“Above all, geology makes explicit challenges to our understanding of time. It giddies the sense of here-and-now. The imaginative experience of what the writer John McPhee memorably called ‘deep time’ — the sense of time whose units are not days, hours, minutes or seconds but millions of years or tens of millions of years — crushes the human instant; flattens it to a wafer. Contemplating the immensities of deep time, you face, in a way that is both exquisite and horrifying, the total collapse of your present, compacted to nothingness by the pressures of pasts and futures too extensive to envisage. And it is a physical as well as a cerebral horror, for to acknowledge that the hard rock of a mountain is vulnerable to the attrition of time is of necessity to reflect on the appalling transience of the human body.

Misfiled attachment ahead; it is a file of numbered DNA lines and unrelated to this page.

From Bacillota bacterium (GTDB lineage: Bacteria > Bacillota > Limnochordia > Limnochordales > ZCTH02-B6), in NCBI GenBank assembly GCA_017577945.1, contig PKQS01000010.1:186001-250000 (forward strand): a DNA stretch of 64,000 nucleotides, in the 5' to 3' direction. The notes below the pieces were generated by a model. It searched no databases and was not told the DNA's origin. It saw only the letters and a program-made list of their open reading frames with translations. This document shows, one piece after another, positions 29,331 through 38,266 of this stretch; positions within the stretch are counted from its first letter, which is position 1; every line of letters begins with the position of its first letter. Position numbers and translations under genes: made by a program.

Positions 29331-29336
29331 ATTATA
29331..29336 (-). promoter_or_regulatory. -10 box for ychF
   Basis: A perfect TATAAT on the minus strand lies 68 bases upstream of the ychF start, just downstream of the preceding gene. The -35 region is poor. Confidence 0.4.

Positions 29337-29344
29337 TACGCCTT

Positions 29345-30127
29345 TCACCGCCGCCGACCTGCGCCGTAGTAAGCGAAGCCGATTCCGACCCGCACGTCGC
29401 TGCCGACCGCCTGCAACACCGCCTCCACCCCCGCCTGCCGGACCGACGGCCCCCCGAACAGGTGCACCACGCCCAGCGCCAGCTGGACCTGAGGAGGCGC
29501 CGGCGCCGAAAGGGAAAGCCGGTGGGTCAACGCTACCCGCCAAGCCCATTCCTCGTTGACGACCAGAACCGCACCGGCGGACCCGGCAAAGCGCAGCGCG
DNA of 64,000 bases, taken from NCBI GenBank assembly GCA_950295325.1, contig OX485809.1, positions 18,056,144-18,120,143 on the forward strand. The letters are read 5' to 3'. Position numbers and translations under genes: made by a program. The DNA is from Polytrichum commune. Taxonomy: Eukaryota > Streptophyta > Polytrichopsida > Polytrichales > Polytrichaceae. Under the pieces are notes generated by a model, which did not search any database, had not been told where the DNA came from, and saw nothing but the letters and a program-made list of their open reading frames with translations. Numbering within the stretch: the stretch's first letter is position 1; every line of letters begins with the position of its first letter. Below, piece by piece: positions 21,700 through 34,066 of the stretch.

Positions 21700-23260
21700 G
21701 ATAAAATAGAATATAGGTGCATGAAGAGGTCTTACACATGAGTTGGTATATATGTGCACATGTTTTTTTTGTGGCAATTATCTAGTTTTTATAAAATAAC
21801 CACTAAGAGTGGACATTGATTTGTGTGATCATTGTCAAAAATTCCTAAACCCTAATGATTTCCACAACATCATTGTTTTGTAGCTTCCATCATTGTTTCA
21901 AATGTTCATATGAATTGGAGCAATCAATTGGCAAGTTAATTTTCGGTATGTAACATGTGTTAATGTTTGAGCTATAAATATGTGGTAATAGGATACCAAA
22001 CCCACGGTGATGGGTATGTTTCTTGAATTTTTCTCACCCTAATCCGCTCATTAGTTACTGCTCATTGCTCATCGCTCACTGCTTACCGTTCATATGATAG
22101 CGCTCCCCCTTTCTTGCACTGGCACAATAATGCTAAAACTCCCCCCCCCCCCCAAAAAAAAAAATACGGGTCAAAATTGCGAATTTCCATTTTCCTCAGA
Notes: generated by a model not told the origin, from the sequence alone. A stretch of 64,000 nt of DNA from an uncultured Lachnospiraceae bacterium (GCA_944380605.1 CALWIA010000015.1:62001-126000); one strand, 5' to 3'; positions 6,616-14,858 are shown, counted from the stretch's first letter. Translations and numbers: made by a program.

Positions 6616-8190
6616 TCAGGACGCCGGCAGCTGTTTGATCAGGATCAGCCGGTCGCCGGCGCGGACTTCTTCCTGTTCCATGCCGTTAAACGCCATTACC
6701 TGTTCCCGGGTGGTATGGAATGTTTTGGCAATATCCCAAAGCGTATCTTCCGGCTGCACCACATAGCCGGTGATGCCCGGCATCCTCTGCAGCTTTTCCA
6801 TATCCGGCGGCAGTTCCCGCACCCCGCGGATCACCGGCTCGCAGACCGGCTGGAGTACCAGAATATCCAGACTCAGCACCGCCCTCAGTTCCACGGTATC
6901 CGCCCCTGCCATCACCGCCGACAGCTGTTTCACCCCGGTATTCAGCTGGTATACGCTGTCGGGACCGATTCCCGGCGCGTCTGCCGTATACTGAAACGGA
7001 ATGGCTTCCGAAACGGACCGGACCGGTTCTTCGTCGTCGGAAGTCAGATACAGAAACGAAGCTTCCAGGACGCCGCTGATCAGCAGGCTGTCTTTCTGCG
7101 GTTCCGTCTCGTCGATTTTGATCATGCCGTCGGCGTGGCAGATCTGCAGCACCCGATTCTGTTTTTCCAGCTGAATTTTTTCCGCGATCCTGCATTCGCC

Yet there is also something curiously exhilarating about the contemplation of deep time. True, you learn yourself to be a blip in the larger projects of the universe. But you are also rewarded with the realization that you do exist — as unlikely as it may seem, you do exist.”
See also: The vast reaches of the cosmos viewed through the James Webb Space Telescope. The Duino Elegies. This. And this, this, and this.
All things that till the soil of my imagination, allowing me to apprehend the incomprehensible. What does this for you?